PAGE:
Is AI art sacrilegious?

AI generated art has proven a contentious concept, and as it continues to rise in ubiquity thanks to the advent of new tools including Adobe Firefly and OpenAI's Sora, questions surrounding ethics, copyright and the existential threat to creativity continue to surround the tech.

Many designers wouldn't hesitate to call AI art sacrilegious. But what about when it comes to 'sacred' art? In the era of the infamous Pope in a puffer jacket, it's clear that not even religious imagery is safe from the rise of AI. We caught up with theologian and art historian Robin M. Jensen to talk about the impact of technology on religious art, and whether AI art can indeed be considered sacrilegious. 

Robin M. Jensen
Robin M. Jensen

Robin M. Jensen is the Patrick O’Brien Professor of Theology at the University of Notre Dame (USA) where she also holds faculty positions in Art History and Classics. Her research focuses on the intersections of early Christian theology, ritual practices, and material culture. Among her published books are Understanding Early Christian Art (Routledge, 2024), Face to Face: Portraits of the Divine in Early Christianity (Fortress, 2004), The Substance of Things Seen: Art, Faith, and the Christian Community (Eerdmans, 2004), Living Water: Images, Symbols, and Settings of Early Christian Baptism (Brill 2011), Christianity in Roman Africa: The Development of Its Practices and Beliefs (Eerdmans, 2014), The Cross: History, Art, and Controversy (Harvard University Press, 2017), and From Idols to Icons: The Emergence of Christian Devotional Art in Late Antiquity (University of California, 2022).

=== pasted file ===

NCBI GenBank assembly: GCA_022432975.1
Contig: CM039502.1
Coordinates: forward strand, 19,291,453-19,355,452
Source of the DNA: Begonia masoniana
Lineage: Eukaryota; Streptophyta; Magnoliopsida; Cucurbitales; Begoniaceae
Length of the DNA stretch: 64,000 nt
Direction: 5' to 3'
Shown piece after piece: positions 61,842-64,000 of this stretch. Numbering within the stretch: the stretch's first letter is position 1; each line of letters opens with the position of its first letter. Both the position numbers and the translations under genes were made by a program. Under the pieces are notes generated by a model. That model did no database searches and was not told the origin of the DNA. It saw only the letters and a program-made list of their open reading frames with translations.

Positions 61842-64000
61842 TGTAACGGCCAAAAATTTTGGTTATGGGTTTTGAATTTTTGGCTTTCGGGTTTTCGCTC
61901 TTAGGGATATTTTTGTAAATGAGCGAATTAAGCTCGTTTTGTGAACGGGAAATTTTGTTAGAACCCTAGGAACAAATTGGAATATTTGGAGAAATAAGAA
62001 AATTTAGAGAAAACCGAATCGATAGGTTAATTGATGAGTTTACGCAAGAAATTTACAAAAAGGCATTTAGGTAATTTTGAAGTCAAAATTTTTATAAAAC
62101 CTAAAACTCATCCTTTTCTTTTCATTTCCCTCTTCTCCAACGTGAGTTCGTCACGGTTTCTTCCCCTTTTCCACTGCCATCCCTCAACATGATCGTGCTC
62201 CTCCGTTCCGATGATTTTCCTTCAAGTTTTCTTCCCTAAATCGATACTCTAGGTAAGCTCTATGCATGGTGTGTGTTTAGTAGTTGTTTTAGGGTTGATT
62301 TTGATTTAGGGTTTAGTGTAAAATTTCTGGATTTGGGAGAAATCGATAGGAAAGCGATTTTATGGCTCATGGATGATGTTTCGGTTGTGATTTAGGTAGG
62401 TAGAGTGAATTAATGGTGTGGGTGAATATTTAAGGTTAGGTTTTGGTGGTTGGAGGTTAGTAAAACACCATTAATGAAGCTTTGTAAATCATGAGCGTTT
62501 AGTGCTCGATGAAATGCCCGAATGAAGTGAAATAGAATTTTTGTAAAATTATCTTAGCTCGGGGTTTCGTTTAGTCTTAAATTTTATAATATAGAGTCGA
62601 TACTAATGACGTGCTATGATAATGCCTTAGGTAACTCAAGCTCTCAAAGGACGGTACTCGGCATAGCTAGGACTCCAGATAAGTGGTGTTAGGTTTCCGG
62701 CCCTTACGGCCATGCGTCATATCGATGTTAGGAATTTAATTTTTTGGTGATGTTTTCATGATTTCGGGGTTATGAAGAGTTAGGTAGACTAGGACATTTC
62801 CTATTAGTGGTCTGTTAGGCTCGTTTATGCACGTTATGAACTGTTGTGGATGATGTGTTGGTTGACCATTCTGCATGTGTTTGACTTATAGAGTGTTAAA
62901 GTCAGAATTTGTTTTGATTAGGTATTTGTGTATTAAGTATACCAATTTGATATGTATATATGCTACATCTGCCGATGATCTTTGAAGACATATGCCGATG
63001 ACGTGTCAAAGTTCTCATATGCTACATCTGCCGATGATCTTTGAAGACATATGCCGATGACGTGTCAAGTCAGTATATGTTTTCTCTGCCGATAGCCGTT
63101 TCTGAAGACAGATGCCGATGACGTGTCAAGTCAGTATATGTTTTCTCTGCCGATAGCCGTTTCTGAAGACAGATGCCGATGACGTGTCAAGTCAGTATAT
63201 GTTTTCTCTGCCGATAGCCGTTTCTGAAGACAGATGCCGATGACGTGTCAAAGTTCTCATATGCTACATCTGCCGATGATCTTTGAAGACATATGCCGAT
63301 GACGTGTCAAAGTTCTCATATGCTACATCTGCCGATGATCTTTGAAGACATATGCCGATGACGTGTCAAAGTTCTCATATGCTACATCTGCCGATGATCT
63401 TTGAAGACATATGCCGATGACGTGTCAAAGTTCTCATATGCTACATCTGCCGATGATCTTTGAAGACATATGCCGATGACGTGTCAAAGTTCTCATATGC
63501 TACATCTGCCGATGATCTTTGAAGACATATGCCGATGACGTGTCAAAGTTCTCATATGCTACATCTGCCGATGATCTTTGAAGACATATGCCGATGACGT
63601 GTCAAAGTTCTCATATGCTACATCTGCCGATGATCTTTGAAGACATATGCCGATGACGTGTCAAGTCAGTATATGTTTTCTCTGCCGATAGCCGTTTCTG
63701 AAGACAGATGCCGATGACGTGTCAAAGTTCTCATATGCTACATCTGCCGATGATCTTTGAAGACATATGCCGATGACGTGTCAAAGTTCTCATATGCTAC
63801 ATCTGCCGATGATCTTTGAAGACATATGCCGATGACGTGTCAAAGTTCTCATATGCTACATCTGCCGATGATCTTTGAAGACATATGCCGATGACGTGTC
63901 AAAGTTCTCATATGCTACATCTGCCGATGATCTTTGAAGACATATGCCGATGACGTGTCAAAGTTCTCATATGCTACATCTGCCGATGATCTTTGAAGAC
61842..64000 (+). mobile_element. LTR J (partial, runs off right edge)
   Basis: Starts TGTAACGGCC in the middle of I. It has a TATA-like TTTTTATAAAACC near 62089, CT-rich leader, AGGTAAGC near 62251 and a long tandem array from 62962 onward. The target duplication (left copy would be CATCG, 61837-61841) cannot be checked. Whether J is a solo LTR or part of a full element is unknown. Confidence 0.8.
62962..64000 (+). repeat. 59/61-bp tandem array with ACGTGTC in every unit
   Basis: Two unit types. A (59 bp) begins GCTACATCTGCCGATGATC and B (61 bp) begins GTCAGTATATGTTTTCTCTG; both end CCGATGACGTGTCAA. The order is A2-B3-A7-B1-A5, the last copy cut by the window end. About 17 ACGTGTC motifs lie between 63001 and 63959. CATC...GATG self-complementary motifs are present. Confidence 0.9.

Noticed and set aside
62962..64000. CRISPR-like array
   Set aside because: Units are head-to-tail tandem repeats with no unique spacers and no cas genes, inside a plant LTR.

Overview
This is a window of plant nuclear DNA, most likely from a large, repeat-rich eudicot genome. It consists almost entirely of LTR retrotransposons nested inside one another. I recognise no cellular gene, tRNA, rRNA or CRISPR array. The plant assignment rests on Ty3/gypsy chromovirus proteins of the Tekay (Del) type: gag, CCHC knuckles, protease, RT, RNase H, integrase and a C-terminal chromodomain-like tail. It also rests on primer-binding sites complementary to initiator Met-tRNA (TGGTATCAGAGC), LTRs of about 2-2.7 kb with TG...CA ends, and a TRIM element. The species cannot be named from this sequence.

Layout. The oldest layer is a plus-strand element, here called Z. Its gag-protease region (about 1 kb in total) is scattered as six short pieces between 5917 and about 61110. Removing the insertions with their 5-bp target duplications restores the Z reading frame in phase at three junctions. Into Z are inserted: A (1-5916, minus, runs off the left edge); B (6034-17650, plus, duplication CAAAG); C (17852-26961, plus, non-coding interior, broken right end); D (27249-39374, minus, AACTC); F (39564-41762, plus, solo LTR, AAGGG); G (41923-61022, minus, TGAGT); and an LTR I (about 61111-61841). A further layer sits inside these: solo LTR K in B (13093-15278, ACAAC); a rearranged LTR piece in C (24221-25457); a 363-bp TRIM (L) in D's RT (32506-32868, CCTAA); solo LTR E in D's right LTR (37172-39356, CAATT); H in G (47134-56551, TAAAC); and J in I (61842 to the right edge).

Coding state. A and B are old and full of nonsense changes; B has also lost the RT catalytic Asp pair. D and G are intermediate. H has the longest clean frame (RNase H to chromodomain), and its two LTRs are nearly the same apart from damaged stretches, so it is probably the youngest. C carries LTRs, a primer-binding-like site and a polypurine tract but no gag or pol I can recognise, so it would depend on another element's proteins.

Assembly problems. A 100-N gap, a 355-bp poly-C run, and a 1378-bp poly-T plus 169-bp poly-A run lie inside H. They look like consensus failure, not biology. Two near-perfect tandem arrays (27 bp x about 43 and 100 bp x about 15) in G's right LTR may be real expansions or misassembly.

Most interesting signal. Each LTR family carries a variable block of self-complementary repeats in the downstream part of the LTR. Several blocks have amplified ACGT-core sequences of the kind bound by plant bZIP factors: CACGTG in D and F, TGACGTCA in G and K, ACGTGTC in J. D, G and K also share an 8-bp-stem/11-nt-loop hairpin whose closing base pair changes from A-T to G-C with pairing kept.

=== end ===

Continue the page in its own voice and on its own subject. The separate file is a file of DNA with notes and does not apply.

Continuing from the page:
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Daniel John
Senior News Editor

Daniel John is Senior News Editor at Creative Bloq. He reports on the worlds of art, design, branding and lifestyle tech (which often translates to tech made by Apple). He joined in 2020 after working in copywriting and digital marketing with brands including ITV, NBC, Channel 4 and more.